For a novel whose main character’s vocation is ferreting out hidden truths, Night Film is surprisingly contemptuous of social media’s information glut. The argument runs something like this: there’s a superfluity of information in the 21st century, and the impression of connectivity that we get from the Internet really means that we are not connected at all. Convincing as this argument is, it’s neither new nor interesting, and coming as it does from McGrath, a man whose inability to connect with the people in his life has little to do with his access to technology and a lot to do with his own ego, it’s also not particularly compelling. Perhaps the only way to explain this is to tie it in with the figure of Cordova himself, as the reclusive director whose absence from social media marks him as a dangerous figure. Truly, the most persuasive argument against social media comes not from Scott McGrath’s first-person narration, but from the dialogue of another character — who, in fact, is revealed to be one of McGrath’s primary antagonists. “I know it’s hard to fathom today,” says this character near the end of the novel:
but a true artist needs darkness in order to create. It gives him his power. His invisibility. The less the world knows about him, his whereabouts, his origins and secret methods, the more strength he has. The more inanities about him the world eats, the smaller and drier his art until it shrinks and shrivels into a Lucky Charms marshmallow to be consumed in a little bowl with milk for breakfast.
While social alienation is an integral part of the novel’s central tragedy, it is entirely unrelated to technology’s false promise. Furthermore, this condemnation feels more than a bit disingenuous, especially considering that the novel is packed with so-called Easter eggs — a page at the end of the novel prompts you to download the “Night Film App,” which, if you have a smartphone with a camera, scans pages of the novel where a bird symbol appears and provides you with even more multimedia material. There are recorded doctor’s notes, a podcast, and film stills from Cordova’s movies, all supplementing the mixed media within the novel, like the screenshots of the secret fan forum where the director’s followers discuss theories. The movie posters, especially, made me want even more to see the nonexistent films, the threat of nyctophobia notwithstanding. (What can I say? The lure of the forbidden is powerful.)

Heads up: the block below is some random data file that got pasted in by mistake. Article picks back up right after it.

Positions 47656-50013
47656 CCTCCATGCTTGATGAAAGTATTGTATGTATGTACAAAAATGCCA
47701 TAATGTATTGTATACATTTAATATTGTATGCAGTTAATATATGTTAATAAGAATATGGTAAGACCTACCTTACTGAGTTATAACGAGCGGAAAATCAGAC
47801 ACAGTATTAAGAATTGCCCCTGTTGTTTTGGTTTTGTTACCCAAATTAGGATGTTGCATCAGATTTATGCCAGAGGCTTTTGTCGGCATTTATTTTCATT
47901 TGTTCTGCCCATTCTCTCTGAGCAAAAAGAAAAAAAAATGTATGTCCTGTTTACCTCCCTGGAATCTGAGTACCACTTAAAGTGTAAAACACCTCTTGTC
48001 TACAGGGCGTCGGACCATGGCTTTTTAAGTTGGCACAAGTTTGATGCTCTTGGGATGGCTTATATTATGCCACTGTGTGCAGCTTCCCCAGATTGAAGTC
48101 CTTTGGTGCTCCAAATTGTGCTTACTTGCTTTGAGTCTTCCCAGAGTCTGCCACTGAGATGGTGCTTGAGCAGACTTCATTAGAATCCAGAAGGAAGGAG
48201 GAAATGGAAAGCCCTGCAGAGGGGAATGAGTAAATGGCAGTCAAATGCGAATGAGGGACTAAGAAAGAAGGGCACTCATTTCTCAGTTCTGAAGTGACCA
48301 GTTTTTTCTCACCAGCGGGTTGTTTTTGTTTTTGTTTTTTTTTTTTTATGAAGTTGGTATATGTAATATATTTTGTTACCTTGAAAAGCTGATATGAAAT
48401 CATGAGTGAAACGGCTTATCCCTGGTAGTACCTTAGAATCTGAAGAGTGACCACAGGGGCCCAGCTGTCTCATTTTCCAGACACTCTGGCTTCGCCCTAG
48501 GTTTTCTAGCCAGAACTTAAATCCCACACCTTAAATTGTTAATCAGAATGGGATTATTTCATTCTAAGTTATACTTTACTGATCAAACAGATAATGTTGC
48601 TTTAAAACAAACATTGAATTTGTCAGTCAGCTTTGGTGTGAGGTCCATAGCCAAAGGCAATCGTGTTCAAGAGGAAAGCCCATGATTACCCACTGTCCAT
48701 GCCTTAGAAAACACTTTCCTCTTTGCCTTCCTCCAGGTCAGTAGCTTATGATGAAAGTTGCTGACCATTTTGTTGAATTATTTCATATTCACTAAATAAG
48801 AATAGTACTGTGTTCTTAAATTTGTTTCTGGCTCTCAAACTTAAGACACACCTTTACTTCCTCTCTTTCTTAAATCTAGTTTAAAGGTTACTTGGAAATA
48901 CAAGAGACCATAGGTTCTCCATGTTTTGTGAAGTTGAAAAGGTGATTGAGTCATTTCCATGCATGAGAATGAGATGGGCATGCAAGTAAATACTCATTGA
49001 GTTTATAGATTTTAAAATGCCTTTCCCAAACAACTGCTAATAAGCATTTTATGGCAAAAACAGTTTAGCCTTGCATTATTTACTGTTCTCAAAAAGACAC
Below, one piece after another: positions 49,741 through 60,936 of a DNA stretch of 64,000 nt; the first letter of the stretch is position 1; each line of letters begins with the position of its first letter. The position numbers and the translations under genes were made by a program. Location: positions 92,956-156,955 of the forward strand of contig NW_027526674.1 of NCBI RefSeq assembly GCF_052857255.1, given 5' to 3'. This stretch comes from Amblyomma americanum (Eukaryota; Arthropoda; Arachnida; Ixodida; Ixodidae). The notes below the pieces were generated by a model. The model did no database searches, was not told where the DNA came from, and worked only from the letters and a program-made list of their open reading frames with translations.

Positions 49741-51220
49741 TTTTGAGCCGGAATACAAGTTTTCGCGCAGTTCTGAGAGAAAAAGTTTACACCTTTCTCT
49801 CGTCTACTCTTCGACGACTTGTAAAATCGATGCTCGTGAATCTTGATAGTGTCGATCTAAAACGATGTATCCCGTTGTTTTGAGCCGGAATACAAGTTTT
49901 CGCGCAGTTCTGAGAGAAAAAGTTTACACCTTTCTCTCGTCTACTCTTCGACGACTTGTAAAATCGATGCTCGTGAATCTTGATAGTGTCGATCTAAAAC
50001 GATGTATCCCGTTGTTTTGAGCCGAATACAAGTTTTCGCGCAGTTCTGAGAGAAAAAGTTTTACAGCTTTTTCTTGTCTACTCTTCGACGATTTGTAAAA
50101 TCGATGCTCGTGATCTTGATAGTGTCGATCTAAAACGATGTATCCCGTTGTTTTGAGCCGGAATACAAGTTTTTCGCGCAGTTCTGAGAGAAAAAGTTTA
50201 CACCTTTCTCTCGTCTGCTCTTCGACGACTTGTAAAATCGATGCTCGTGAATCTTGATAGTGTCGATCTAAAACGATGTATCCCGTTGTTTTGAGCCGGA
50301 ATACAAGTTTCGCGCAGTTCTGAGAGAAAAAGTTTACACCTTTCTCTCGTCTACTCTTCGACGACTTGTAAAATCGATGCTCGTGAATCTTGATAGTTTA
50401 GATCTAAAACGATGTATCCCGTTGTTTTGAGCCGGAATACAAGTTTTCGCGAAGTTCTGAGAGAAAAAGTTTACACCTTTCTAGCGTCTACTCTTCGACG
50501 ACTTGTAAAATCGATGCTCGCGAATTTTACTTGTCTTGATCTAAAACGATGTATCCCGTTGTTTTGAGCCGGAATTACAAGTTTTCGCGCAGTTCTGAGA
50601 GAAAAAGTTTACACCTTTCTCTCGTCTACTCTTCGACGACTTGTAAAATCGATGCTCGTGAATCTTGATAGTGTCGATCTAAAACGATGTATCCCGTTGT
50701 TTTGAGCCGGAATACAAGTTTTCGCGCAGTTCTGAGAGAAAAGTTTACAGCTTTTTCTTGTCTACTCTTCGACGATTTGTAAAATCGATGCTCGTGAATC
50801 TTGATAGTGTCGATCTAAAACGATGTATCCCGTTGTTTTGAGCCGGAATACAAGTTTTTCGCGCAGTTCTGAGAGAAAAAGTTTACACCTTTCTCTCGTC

It’s hard to know what to do with Night Film’s mixed messages regarding technology, which is a shame because of how delightful Pessl’s novel otherwise happens to be. Pessl has an ear for dialogue: her characters rarely share speech patterns, and even the appearance of a heavy accent flows into the dialogue, rather than grating through it. She also has a knack for cleverly placed italics to indicate either internal thoughts or shocked realization — often both, and to surprisingly humorous effect. Before Night Film, that was an effect I’d only ever seen Thomas Pynchon pull off.
There’s a twist at the end, a big reveal — but the novel doesn’t end there, and it’s just as well it doesn’t. In a way, this novel has three different endings that almost make it three different stories, but Pessl’s commitment to her narrative is total: she refuses to give us the easy ending, the rational explanation that might risk cheapening everything that has come before. Instead, Night Film ends in the future tense, promising that there will be an explanation — then slyly keeping it from our grasp.